Putting the musing of losers aside (and after what the McCainiac Gulag guards did to Ron Paul and his delegates in St. Paul I must disclose that I have absolutely no sympathy for them and would shriek in delight if Paul draws off enough votes in Montana to give the state to Obama.) I have written in posts at my other blogsite Conservative Heritage Times that Palin needed to be set free of of the almost puppeteer control over her (as the Paulites would know) before they turned her into a Barbie Doll. If she had natural talents as a politican the U.S. voting populace needed to see them for better or worse otherwise the McCain campaign would look foolish in saying she was qualified being President. It’s good to see Palin hasn’t lost her independent mind being around a bunch of control freaks. If she is a “rogue,” as they say, more power to her. Or as the Divas would say “You go girl!”
What really disgusts me about public figures and pols like Cindy McCain and Sarah Palin getting all righteous (and possessive) about the welfare of the troops because they have sons at war is their platitudes and admonishments are pathetically partisan, empty, and devoid of any authentic will for improving conditions in-theater. And for years, we’ve been spoon-fed this “maverick” gruel, when I have yet to see John McCain, the supposed “military candidate,” get his hands soiled addressing the war’s dirtiest little secret: that the military, by privatizing nearly every aspect of this war and blatantly ignoring basic guidelines of public health and environmental safety, have put our soldiers’ lives and long-term health very much at risk.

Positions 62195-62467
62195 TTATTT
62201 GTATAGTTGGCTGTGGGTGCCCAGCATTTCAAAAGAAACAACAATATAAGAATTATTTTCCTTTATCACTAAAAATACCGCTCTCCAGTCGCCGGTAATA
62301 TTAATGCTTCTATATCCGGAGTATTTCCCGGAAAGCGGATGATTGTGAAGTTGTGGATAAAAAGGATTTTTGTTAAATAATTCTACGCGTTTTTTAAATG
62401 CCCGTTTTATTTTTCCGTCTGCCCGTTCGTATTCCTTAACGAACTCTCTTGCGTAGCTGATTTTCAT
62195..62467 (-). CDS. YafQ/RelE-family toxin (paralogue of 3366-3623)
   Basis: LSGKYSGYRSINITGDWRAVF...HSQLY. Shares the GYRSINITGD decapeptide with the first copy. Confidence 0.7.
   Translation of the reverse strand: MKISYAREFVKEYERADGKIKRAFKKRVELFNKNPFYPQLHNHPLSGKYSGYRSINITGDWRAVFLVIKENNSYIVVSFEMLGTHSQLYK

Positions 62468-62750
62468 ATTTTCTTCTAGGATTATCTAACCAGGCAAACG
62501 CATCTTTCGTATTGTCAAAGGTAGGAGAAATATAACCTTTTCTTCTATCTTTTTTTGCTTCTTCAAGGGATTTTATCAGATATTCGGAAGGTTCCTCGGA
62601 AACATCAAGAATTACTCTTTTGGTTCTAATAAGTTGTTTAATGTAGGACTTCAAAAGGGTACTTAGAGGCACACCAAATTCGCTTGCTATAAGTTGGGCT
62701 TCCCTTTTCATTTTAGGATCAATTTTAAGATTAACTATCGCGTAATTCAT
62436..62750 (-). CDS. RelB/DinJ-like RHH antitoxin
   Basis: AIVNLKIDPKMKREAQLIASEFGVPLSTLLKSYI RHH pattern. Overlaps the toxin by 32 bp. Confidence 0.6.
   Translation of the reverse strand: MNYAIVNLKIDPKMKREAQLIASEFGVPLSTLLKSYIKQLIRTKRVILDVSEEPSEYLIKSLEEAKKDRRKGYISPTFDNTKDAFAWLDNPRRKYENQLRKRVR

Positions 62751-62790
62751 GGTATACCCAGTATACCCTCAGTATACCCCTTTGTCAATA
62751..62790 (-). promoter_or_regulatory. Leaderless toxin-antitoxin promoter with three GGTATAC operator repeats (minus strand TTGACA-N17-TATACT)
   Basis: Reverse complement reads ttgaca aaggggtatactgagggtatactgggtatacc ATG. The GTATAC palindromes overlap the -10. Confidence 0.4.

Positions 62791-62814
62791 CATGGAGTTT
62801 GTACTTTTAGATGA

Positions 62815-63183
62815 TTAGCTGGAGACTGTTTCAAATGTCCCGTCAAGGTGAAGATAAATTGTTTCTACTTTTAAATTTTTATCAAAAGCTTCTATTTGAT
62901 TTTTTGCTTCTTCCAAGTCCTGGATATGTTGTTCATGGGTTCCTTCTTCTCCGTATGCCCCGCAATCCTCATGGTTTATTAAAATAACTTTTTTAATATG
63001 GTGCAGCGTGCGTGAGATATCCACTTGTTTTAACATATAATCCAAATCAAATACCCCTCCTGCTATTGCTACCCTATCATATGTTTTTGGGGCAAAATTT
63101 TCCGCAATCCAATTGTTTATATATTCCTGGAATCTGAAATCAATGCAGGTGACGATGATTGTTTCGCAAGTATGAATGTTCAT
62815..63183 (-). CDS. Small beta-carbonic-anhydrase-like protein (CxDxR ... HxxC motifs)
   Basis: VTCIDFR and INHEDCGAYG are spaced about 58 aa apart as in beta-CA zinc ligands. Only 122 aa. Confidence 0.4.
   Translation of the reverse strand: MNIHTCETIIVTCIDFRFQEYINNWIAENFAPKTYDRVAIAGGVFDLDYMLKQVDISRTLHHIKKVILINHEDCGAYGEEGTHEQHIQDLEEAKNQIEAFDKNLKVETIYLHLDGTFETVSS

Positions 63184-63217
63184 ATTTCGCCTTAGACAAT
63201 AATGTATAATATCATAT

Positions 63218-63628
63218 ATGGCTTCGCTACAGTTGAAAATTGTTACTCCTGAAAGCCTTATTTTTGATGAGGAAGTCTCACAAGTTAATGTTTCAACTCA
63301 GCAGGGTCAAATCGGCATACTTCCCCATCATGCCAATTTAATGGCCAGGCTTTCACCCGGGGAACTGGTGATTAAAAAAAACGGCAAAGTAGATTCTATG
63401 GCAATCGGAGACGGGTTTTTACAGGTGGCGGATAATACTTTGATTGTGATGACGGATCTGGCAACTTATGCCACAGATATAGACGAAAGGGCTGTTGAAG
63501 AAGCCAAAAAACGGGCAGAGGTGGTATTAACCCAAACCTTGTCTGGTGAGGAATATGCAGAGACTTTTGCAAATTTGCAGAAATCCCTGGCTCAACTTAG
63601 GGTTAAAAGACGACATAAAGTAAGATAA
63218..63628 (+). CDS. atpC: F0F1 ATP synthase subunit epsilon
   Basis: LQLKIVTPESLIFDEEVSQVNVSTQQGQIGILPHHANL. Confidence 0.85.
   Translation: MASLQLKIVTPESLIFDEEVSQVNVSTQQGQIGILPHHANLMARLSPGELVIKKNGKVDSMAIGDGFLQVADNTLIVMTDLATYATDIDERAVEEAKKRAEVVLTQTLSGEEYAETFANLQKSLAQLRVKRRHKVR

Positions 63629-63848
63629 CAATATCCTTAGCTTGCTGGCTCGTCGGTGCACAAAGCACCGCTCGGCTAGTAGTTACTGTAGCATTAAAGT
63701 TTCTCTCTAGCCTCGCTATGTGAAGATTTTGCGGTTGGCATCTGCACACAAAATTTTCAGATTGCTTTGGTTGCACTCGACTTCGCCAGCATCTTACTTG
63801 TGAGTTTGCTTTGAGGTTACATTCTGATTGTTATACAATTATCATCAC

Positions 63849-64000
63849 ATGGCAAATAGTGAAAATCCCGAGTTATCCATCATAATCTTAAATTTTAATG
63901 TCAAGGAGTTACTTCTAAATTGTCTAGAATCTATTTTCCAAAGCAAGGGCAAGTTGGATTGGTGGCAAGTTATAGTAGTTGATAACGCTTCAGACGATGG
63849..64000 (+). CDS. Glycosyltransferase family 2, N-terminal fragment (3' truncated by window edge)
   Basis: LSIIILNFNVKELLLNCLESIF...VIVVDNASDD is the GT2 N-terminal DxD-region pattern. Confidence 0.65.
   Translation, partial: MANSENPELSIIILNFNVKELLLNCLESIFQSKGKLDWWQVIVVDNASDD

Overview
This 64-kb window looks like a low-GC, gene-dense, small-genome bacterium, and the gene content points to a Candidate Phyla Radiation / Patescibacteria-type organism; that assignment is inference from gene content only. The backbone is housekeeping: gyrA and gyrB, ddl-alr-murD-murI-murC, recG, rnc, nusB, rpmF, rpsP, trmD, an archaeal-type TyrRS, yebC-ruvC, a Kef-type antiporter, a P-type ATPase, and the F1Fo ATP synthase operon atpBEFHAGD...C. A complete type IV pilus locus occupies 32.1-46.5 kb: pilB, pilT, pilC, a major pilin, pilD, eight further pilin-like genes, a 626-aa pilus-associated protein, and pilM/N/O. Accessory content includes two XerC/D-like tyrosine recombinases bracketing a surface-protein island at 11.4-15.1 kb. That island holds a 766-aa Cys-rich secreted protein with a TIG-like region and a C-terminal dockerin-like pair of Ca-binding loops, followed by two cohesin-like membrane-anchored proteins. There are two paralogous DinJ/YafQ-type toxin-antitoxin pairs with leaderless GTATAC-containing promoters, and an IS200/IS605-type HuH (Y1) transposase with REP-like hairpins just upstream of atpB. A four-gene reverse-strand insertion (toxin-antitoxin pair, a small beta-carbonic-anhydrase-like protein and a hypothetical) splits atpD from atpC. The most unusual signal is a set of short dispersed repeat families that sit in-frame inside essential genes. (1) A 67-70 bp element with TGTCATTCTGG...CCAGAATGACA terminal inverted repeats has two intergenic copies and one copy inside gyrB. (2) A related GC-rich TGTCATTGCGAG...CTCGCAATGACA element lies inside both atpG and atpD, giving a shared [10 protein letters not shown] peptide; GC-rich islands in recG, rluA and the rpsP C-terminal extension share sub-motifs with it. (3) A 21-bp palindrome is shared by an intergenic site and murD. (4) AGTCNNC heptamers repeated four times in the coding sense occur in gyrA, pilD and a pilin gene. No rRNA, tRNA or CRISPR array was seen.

We’ve heard about contaminated water at the bases, we’ve heard about poorly rigged showers electrocuting soldiers, now we hear that they’ve been burning amputated limbs, Styrofoam, unexploded munitions, rubber, medical waste and other toxins in open air pits at Base Balad and other military installations in both Iraq and Afghanistan.
From an excellent article by Kelly Kennedy at the Army Times (please read the entire piece for full impact, including the “plume crud” and other nasty symptoms plaguing men and women after they come home):
An open-air “burn pit” at the largest U.S. base in Iraq may have exposed tens of thousands of troops, contractors and Iraqis to cancer-causing dioxins, poisons such as arsenic and carbon monoxide, and hazardous medical waste, documentation gathered by Military Times shows.
The billowing black plume from the burn pit at 15-square-mile Joint Base Balad, the central logistics hub for U.S. forces in Iraq, wafts continually over living quarters and the base combat support hospital, sources say. (snip)